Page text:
All exterior claddings are unique but no exterior cladding is more unique than cement plaster. Cement plaster (stucco) is applied in a soft plastic like state, following any form or shape so desired and then allowed to set to a hard, durable, long-lasting finish. And if that is not unique enough, the final texture can be anything from smooth as glass to rough as the Rockies. The final texture is truly only limited by the imagination of the designer and the talent of the applicator.
Plastering is part science, art and craftsmanship; finding the tradesmen that can be all three is no easy task. The science comes in the form of knowing your materials; what sands, cements, lime and acrylics can and cannot do; what materials will work over another; which are certain failure.
Finish coats for Portland cement plaster are either cement based or acrylic based. Both are suitable over cement plaster basecoats and each has separate and unique qualities, characteristics and variations.
Acrylic finish: We consider these finishes to “dry” to a set. Similar to paint, they tend to darken as they set. The colors are unlimited with acrylics and local dealers can tint to match just about anything. Colors also tend to be very uniform and consistent, unless it is the intent of the designer and applicator to induce mottling. Acrylics are more flexible, repel water and do not change color when hit by rain. They cost a little more per square foot for material as compared to cement finish and are somewhat limited in textures. It is strongly recommended to use plastic nose cornerbead with acrylic finishes.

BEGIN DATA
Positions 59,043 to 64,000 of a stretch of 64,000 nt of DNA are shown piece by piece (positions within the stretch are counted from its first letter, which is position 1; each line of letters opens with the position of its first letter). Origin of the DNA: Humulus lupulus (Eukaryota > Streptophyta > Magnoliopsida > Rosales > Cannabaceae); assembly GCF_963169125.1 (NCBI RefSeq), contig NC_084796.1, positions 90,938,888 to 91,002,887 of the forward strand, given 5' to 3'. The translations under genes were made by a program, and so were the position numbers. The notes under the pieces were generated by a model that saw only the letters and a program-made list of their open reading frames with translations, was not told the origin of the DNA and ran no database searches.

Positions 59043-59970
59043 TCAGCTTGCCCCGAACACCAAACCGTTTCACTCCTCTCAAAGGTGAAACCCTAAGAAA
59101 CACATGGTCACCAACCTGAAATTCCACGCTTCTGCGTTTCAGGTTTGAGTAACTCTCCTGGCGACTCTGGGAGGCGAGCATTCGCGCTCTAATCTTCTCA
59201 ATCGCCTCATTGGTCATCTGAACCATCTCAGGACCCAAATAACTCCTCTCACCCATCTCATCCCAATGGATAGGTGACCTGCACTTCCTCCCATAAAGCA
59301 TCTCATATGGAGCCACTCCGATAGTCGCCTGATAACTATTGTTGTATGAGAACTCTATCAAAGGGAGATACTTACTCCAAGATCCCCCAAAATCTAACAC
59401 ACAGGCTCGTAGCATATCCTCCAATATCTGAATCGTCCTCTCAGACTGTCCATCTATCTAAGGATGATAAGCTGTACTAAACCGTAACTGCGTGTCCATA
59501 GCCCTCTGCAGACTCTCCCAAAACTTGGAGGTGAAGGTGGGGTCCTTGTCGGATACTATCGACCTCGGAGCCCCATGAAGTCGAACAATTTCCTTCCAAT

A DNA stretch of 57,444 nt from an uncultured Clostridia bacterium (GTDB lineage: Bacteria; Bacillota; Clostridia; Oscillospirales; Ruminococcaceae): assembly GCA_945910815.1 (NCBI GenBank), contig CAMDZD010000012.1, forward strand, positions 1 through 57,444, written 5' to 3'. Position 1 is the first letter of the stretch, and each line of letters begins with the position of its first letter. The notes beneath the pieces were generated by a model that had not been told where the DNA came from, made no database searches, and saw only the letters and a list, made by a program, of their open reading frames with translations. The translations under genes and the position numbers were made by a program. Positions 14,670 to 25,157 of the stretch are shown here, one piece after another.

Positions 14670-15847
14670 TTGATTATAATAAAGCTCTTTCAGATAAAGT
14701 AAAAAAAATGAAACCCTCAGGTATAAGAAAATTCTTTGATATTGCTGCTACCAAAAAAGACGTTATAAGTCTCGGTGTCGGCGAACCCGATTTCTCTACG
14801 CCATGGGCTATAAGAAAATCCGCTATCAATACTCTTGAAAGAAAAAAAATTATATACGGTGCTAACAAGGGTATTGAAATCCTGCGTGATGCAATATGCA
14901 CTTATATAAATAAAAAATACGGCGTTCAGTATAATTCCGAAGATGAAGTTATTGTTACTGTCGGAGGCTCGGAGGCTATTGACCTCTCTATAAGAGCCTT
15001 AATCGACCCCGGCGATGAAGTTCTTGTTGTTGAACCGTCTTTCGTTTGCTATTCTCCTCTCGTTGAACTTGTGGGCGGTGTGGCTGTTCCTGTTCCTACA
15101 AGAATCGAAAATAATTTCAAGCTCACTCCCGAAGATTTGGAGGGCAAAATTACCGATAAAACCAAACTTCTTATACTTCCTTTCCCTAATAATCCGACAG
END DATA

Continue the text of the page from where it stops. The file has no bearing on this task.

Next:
Cement finish: Also known as “stucco,” it cures to a final set and like all cement, it lightens as it dries out or fully sets. Cement can only hold so much pigment and colors are recommended to be lighter tones or pastels. Colors are not as uniform as with acrylics and depending on the texture selected, some mottling should be anticipated. Textures are unlimited with cement finishes. It is strongly recommended to use wire nose corner reinforcement with cement finishes.